Trump is throwing his weight behind the nastiest figures in mainstream British politics.

He has endorsed Boris Johnson’s bid for the leadership of the Tory party.

Trump said Johnson has “been a friend of mine”. “He’s been very nice,” he said. “I have a very good relationship with him.”

And he reiterated his approval of Nigel Farage.

“I have a very good relationship with Nigel Farage,” he said. “I may meet with him. We’ll see what happens.”

lWhile Trump is indulged on his right royal holiday, the US state’s war on migrants steams ahead.

News broke over the weekend of appalling conditions in US immigration detention centres.

Inspections by the Department of Homeland Security’s inspector general found shocking conditions at the El Paso Del Norte Processing Centre in Texas.

Some 900 migrants were crammed into the prison, designed to hold just 125 people. One cell with an intended capacity of 35 held 155 people.

Detainees were forced to endure “standing room only conditions” and in some cells people had to stand on toilets to be able to breathe properly.

A report released in May by the International Consortium of Investigative Journalists found that the Immigration and Customs Enforcement agency has been using solitary confinement to punish migrants as a matter of routine.

lOn Sunday the US ambassador to Britain Woody Johnson told the BBC, “I think the entire [British] economy, in a trade deal, all things that are traded would be on the table.”

He made clear that this meant the NHS would be a part of any discussion about trade.

We pay to protect president

The cost of protecting Trump and his entourage—of at least 1,000 people—is estimated to be £40 million. It’s the most expensive security operation in Britain’s history.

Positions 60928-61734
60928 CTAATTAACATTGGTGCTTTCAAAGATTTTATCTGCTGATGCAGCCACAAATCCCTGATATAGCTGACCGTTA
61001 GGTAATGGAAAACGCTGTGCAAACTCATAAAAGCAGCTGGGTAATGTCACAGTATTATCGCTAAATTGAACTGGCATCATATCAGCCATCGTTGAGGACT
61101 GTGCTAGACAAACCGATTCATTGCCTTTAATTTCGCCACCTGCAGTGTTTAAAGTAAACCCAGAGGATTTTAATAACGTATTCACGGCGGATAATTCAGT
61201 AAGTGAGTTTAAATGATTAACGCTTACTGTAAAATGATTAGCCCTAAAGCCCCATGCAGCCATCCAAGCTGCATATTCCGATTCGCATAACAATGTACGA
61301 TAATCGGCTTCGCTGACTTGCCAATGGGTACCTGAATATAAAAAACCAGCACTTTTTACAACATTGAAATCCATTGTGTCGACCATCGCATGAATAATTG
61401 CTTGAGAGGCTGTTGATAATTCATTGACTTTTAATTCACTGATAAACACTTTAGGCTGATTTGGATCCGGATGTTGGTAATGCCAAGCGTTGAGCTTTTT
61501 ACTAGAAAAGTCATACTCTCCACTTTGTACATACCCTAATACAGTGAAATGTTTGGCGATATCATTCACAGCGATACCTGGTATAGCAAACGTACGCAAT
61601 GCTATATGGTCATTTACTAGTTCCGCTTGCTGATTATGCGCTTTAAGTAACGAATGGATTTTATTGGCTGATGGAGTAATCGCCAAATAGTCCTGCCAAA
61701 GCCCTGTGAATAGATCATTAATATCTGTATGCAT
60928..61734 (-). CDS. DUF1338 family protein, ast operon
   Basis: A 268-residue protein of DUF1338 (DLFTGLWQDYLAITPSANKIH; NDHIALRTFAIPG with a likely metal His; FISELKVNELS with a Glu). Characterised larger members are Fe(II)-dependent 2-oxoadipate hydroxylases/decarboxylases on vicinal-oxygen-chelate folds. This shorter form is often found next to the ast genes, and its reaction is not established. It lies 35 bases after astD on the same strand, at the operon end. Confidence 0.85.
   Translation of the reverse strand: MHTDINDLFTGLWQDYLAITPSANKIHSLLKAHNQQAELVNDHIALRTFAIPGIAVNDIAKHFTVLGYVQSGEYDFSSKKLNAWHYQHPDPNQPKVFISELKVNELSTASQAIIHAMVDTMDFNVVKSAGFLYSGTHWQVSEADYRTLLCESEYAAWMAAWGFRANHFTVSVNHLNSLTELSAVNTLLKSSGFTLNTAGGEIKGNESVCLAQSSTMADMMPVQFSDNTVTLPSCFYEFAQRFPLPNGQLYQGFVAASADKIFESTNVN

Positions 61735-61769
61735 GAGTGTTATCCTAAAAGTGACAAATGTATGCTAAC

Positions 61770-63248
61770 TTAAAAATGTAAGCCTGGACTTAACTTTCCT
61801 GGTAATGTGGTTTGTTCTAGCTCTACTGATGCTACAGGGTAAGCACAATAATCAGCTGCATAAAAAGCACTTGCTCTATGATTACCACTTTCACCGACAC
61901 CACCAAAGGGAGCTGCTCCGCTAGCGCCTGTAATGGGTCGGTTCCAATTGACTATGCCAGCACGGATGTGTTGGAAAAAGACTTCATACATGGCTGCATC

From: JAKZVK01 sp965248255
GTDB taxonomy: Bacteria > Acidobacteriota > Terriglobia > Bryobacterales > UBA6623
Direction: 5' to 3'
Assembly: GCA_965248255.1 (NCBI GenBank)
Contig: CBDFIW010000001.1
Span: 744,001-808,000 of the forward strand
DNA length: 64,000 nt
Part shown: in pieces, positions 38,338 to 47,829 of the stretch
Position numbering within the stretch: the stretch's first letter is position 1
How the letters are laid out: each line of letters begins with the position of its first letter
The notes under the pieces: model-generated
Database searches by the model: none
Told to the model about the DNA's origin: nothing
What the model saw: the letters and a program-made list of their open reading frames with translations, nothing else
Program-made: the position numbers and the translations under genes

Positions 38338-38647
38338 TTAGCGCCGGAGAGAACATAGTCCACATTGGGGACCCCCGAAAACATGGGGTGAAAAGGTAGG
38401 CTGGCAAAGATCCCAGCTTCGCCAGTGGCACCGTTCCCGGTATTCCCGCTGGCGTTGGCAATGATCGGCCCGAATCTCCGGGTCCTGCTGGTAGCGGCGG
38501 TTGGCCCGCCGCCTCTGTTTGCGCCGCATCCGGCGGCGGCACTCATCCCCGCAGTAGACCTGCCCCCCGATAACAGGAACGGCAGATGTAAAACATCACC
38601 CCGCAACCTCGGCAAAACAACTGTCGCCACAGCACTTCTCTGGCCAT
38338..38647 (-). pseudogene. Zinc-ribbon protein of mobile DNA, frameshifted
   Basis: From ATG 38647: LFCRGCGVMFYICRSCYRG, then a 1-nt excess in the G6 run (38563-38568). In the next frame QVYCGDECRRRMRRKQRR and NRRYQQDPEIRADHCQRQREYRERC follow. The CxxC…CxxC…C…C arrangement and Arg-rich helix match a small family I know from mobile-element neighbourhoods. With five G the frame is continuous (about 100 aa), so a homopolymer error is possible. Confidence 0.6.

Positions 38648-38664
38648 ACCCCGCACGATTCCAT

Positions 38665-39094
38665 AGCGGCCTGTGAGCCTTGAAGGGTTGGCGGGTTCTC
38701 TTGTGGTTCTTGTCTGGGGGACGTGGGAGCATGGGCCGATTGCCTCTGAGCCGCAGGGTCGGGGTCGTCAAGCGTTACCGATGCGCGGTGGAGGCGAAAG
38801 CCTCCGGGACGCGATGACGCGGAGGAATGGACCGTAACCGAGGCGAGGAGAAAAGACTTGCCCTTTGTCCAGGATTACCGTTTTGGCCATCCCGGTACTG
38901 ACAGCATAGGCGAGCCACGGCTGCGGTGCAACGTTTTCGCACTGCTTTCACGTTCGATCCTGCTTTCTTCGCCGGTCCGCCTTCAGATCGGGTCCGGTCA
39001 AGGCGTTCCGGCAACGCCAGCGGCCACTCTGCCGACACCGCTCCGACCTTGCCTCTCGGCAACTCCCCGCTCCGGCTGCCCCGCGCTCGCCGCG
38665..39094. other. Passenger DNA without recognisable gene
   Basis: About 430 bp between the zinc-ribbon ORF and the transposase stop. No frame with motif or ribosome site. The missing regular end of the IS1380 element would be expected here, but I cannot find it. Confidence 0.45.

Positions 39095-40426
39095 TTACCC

Trump was protected by up to 10,000 cops in London. Scotland Yard deployed helicopters, snipers and firearms officers.

Sniffer dogs were on hand to detect explosives or guns.Whitehall and other parts of central London were locked down.

Plans for Trump’s visit to Portsmouth on Wednesday involved marine units from Hampshire police and armed Ministry of Defence police.

A security source said, “The cost of the state visit has ballooned to an estimate in excess of £40 million.”

Trump’s previous visit to Britain in July last year cost an estimated £18 million.

The last major state visit to Britain, by Chinese president Xi, took place in 2015 and cost around £1.1 million.

Royals wine and dine racist

Trump meets the queen

Trump meets the queen (Pic: The White House/Flickr)

The queen gave Trump a specially-bound first edition of Winston Churchill’s book The Second World War and an EIIR pen set.

His wife Melania got an engraved silver box.

A state banquet in the Palace Ballroom on Monday night included £1,400 a bottle Chateau Lafite Rothschild 1990 wine.

It followed a lunch of salmon, duck and doughnuts earlier in the day.

Trump tweeted, “London part of trip is going really well. The Queen and the entire Royal family have been fantastic.

“The relationship with the United Kingdom is very strong.”

He went on to denounce any protests as “Fake news.”